Have you heard about the new reality of travel? Starting on May 7, 2025, the Real ID Act will go into effect, requiring everyone in the U.S. to have a REAL-ID-compliant form of identification to board domestic flights and enter federal buildings. It is estimated that around 12 million undocumented immigrants would be affected by this implementation, but now there is more time to prepare.
Next, we will answer the following questions:
- What is a REAL ID, and why do I need one?
- When will REAL ID be enforced?
- What other documents are valid for travel?
- How do I get a REAL ID?
- Am I eligible for a REAL ID if I am undocumented?
- What does the REAL ID Act not change?
What is a REAL ID, and why do I need one?
A Real ID is a type of government-issued identification that meets the standards of the Real ID Act of 2005. A Real ID has several marks on it that indicate its authenticity. These marks are typically a star (either gold or black) in the upper portion of the card. They are designed to make the Real ID difficult to forge and easy to verify as a legitimate government-issued identification card. The importance of the Real ID is that it allows the ID owner to access certain places and services, such as entering government buildings and flying within the United States. Access to these places and services may be denied without a Real ID.
When will REAL ID be enforced?
According to the Department of Homeland Security (DHS), beginning May 7, 2025, every air traveler 18 years of age and older will need a REAL ID-compliant driver’s license or identification card, state-issued enhanced driver’s license, or another TSA-acceptable form of identification at airport security checkpoints for domestic air travel.
What other documents are valid for travel?
Below is the list of TSA-acceptable forms of identification:
- U.S. passport
- U.S. passport card
- Permanent resident card (green card)
- Unexpired foreign government-issued passport
- U.S. Citizenship and Immigration Services Employment Authorization Card (I-766)
- DHS trusted traveler cards (Global Entry, NEXUS, SENTRI, FAST)
- U.S. Department of Defense ID, including IDs issued to dependents
- Border crossing card
- An acceptable photo ID issued by a federally recognized Tribal Nation/Indian Tribe
- HSPD-12 PIV card
- Canadian provincial driver’s license or Indian and Northern Affairs Canada card
- Transportation worker identification credential
- U.S. Merchant Mariner Credential
- Veteran Health Identification Card (VHIC)
How do I get a REAL ID?
Visit your state’s driver’s licensing agency website to find out what documentation is required to obtain a REAL ID. At a minimum, you must provide documentation showing your:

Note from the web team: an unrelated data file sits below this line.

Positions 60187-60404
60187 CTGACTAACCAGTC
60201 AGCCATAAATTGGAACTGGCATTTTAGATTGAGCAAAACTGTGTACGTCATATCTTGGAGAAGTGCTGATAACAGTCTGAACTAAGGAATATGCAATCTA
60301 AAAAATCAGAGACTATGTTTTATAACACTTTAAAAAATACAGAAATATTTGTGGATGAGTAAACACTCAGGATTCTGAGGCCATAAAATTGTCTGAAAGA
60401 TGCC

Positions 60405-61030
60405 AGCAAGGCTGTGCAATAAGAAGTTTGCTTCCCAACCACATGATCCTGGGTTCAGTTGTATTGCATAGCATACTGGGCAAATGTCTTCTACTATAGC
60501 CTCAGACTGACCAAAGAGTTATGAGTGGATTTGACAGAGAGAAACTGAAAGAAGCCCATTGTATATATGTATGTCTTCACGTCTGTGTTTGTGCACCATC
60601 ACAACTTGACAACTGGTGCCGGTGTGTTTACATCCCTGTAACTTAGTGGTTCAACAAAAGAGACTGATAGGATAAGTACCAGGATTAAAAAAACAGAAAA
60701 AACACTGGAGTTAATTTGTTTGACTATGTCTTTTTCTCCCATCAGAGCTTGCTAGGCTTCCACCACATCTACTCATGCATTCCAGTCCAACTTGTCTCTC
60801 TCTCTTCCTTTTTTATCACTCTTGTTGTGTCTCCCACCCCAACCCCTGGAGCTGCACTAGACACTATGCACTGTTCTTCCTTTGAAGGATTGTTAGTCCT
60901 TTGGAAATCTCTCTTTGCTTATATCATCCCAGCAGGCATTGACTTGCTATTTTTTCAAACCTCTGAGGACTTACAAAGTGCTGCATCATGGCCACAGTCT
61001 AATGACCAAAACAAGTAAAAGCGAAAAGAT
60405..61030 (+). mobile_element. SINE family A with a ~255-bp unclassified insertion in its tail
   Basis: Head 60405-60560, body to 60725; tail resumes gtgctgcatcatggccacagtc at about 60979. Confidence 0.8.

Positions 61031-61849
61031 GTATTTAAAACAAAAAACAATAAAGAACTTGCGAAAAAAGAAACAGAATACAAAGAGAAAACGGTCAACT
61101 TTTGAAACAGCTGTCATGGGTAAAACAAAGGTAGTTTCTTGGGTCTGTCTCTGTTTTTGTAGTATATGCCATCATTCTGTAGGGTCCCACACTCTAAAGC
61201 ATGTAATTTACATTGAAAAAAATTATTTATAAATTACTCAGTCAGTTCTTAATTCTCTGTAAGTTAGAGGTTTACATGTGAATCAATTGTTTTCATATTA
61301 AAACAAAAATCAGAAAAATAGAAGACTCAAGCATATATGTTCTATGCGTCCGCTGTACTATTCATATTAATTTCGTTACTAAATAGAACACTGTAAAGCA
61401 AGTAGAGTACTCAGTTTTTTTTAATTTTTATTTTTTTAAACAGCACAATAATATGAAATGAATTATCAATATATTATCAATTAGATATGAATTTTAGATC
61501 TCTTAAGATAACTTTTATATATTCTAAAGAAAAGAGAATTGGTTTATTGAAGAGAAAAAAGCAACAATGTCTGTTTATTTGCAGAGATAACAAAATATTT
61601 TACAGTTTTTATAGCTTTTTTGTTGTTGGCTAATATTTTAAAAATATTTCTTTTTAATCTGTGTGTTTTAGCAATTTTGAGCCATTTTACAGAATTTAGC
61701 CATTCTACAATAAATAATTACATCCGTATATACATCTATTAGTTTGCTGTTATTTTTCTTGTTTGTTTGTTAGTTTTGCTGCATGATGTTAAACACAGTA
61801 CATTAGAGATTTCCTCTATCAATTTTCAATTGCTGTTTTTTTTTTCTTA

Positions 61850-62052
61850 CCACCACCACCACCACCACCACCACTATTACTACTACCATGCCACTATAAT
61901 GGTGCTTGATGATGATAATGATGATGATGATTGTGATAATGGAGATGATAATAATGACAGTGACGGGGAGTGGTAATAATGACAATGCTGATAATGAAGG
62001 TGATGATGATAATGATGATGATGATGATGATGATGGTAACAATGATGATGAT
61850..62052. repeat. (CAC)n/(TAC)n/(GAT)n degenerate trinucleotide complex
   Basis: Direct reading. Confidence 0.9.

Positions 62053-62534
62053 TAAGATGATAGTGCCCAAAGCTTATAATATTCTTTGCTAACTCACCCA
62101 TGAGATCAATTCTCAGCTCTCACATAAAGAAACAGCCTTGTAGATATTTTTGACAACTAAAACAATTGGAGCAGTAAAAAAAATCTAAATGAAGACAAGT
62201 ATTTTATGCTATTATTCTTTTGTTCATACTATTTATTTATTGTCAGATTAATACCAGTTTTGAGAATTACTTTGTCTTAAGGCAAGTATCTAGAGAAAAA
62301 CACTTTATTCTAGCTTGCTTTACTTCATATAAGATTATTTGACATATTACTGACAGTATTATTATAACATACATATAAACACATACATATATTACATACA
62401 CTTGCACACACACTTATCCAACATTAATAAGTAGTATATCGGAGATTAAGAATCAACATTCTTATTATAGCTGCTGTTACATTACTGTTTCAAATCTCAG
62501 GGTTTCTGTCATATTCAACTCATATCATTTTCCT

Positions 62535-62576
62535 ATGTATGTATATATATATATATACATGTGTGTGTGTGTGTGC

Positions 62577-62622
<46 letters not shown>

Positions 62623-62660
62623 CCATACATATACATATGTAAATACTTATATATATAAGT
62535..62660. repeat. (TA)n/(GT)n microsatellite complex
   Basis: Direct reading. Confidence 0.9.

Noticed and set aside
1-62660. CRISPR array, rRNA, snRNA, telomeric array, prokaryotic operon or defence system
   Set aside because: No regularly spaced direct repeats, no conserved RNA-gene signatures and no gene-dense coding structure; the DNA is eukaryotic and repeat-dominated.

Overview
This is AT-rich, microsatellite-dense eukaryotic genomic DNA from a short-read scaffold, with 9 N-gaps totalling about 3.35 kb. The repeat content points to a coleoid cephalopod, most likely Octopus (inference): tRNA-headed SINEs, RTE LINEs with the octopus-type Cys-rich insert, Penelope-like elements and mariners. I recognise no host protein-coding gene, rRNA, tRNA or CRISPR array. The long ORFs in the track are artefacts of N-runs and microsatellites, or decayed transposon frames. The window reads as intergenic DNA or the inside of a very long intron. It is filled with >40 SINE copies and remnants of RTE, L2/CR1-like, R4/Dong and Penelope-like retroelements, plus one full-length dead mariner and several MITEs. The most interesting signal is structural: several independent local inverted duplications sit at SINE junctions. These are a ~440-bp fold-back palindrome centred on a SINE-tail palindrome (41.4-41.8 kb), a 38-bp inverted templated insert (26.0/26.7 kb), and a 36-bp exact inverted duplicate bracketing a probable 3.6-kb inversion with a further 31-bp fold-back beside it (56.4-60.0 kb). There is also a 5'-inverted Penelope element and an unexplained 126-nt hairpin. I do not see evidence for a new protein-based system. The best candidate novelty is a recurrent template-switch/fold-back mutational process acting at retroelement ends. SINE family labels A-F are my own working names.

- Full legal name
- Date of birth
- Social security number
- Two proofs of your primary address; and
- Proof of lawful status
Requirements may vary by state. To verify the necessary documentation needed for your state, click here.
Can I apply for a REAL ID if I am undocumented?
Undocumented immigrants may not be eligible to apply for a Real ID as they do not have valid forms of identification or proof of legal presence in the country. However, some states may offer alternative forms of identification, such as a driving privilege card, that may be available to undocumented immigrants. Click here to learn more about the 18 states, plus the District of Columbia (Washington D.C), that offer driver’s licenses (or equivalent) to undocumented immigrants.
What does the REAL ID Act not change?
REAL ID requirements do not apply to:
- Voting or registering to vote
- Applying for or receiving federal benefits
- Being licensed by a state to drive or rent a car
- Entering federal facilities that do not require identification (including a defendant’s access to court proceedings, National Parks, and Social Security offices)
- Accessing health- or life-preserving services (including hospitals and health clinics)
- Participating in law enforcement proceedings or investigation
- Ability to purchase alcohol, cash checks, or gamble
You can also continue to use your standard driver’s license or ID card for other U.S. travel, like driving in and across state lines or riding a train.
In summary, starting May 7, 2025, the REAL ID Act takes full effect. From this date on, everyone will need to present a REAL ID-compliant license or ID or another acceptable form of identification for accessing federal facilities, including boarding commercial aircraft for domestic flights.